9. Slaughter, Matthew J., 2001. "Trade liberalization and per capita income convergence: a difference-in-differences analysis," Journal of International Economics, Elsevier, vol. 55(1), pages 203-228, October.
    10. Frankema, Ewout, 2006. "The Colonial Origins of Inequality: Exploring the Causes and Consequences of Land Distribution," GGDC Research Memorandum GD-81, Groningen Growth and Development Centre, University of Groningen.
    11. Robert E. Baldwin, 2004. "Openness and Growth: What's the Empirical Relationship?," NBER Chapters, in: Challenges to Globalization: Analyzing the Economics, pages 499-526 National Bureau of Economic Research, Inc.
    12. Deininger, Klaus & Olinto, Pedro, 2000. "Asset distribution, inequality, and growth," Policy Research Working Paper Series 2375, The World Bank.
    13. Francisco Rodriguez & Dani Rodrik, 1999. "Trade Policy and Economic Growth: A Skeptic's Guide to Cross-National Evidence," NBER Working Papers 7081, National Bureau of Economic Research, Inc.
    14. Gutierrez, Catalina & Orecchia, Carlo & Paci, Pierella & Serneels, Pieter, 2007. "Does employment generation really matter for poverty reduction ?," Policy Research Working Paper Series 4432, The World Bank.
    15. Stallings, Barbara & Peres Núñez, Wilson, 2000. "Crecimiento, empleo y equidad: el impacto de las reformas económicas en América Latina y el Caribe," Copublicaciones, Naciones Unidas Comisión Económica para América Latina y el Caribe (CEPAL), number 1651 edited by Cepal, December.
    Full references (including those not matched with items on IDEAS)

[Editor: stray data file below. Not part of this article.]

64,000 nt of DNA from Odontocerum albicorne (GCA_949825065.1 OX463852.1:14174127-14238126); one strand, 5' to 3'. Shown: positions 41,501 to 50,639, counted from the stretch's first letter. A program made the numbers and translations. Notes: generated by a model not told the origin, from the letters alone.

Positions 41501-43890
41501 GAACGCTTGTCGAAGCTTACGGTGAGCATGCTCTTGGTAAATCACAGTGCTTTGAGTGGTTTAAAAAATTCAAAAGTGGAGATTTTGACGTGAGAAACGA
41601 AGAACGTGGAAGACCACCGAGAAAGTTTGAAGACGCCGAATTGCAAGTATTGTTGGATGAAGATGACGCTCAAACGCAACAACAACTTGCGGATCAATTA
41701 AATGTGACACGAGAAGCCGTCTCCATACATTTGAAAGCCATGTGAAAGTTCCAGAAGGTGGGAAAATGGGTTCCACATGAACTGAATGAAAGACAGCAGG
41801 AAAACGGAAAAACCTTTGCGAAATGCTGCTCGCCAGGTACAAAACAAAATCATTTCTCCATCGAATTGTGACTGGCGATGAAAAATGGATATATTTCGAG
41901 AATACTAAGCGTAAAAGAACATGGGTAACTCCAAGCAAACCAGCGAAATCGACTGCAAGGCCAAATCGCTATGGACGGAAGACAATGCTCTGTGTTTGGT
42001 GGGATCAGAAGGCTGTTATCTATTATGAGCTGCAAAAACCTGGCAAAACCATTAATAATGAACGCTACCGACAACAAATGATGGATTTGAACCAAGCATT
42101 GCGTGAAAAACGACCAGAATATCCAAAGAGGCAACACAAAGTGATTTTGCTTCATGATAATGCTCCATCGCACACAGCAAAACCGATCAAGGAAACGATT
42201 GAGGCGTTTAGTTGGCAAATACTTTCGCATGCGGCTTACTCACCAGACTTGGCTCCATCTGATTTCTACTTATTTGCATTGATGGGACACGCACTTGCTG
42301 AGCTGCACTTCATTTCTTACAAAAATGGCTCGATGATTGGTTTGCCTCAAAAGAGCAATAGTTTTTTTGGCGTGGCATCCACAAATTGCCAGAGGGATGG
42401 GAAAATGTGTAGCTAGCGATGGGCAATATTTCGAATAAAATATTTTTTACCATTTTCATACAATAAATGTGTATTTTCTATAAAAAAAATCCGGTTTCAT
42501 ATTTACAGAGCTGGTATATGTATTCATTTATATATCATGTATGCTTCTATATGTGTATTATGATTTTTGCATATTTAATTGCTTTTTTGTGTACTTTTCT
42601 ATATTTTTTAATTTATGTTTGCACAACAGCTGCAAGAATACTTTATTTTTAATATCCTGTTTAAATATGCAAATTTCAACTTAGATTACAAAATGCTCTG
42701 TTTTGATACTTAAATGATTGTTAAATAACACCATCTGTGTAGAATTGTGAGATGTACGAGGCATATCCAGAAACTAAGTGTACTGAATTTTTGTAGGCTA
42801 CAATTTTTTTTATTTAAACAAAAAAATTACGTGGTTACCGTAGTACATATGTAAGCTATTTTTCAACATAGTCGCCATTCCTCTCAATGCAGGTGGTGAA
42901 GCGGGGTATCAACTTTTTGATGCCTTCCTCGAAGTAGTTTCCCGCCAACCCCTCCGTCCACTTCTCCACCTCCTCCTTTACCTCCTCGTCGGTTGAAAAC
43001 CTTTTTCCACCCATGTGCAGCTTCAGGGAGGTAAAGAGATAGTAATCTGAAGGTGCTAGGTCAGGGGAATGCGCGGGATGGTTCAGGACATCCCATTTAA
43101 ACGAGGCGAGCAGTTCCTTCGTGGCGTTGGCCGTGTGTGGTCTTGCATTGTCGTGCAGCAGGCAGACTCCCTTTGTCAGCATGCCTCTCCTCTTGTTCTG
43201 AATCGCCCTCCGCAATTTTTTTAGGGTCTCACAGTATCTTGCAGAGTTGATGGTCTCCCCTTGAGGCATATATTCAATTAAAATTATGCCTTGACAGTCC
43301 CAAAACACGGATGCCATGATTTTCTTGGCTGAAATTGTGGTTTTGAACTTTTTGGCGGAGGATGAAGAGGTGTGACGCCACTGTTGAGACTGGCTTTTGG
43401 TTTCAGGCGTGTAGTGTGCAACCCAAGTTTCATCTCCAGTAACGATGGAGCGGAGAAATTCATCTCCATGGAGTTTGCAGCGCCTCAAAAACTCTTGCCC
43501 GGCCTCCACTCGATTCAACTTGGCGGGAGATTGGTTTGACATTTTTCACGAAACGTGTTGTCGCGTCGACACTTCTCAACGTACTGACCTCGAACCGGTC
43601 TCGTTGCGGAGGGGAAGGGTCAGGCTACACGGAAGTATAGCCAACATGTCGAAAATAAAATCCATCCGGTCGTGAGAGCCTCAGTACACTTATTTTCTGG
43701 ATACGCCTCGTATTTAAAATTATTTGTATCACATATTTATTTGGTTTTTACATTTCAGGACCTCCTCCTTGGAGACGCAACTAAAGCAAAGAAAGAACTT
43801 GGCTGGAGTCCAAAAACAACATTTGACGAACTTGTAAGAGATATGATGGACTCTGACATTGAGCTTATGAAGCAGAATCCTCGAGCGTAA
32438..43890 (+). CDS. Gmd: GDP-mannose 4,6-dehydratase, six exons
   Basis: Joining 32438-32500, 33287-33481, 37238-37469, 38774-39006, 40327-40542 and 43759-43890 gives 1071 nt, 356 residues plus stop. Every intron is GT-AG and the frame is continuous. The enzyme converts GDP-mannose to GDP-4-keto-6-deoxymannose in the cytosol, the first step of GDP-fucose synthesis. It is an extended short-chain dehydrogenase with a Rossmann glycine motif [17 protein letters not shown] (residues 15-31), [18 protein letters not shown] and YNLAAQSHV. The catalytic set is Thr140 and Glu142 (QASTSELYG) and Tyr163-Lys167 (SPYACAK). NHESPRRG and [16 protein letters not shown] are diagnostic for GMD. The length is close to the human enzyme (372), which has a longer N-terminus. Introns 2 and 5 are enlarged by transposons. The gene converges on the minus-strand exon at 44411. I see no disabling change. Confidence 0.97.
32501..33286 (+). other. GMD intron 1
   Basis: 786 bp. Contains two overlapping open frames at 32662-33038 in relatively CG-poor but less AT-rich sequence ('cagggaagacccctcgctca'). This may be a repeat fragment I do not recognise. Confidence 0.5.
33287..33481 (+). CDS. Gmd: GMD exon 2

This item is not listed on Wikipedia, on a reading list or among the top items on IDEAS.

    When requesting a correction, please mention this item's handle: RePEc:ilo:ilowps:462962. See general information about how to correct material in RePEc.

    For technical questions regarding this item, or to correct its authors, title, abstract, bibliographic or download information, contact: (Vesa Sivunen)

    If you have authored this item and are not yet registered with RePEc, we encourage you to do it here. This allows to link your profile to this item. It also allows you to accept potential citations to this item that we are uncertain about.

    If references are entirely missing, you can add them using this form.

    If the full references list an item that is present in RePEc, but the system did not link to it, you can help with this form.

    If you know of missing items citing this one, you can help us creating those links by adding the relevant references in the same way as above, for each refering item. If you are a registered author of this item, you may also want to check the "citations" tab in your profile, as there may be some citations waiting for confirmation.

    Please note that corrections may take a couple of weeks to filter through the various RePEc services.

    This information is provided to you by IDEAS at the Research Division of the Federal Reserve Bank of St. Louis using RePEc data.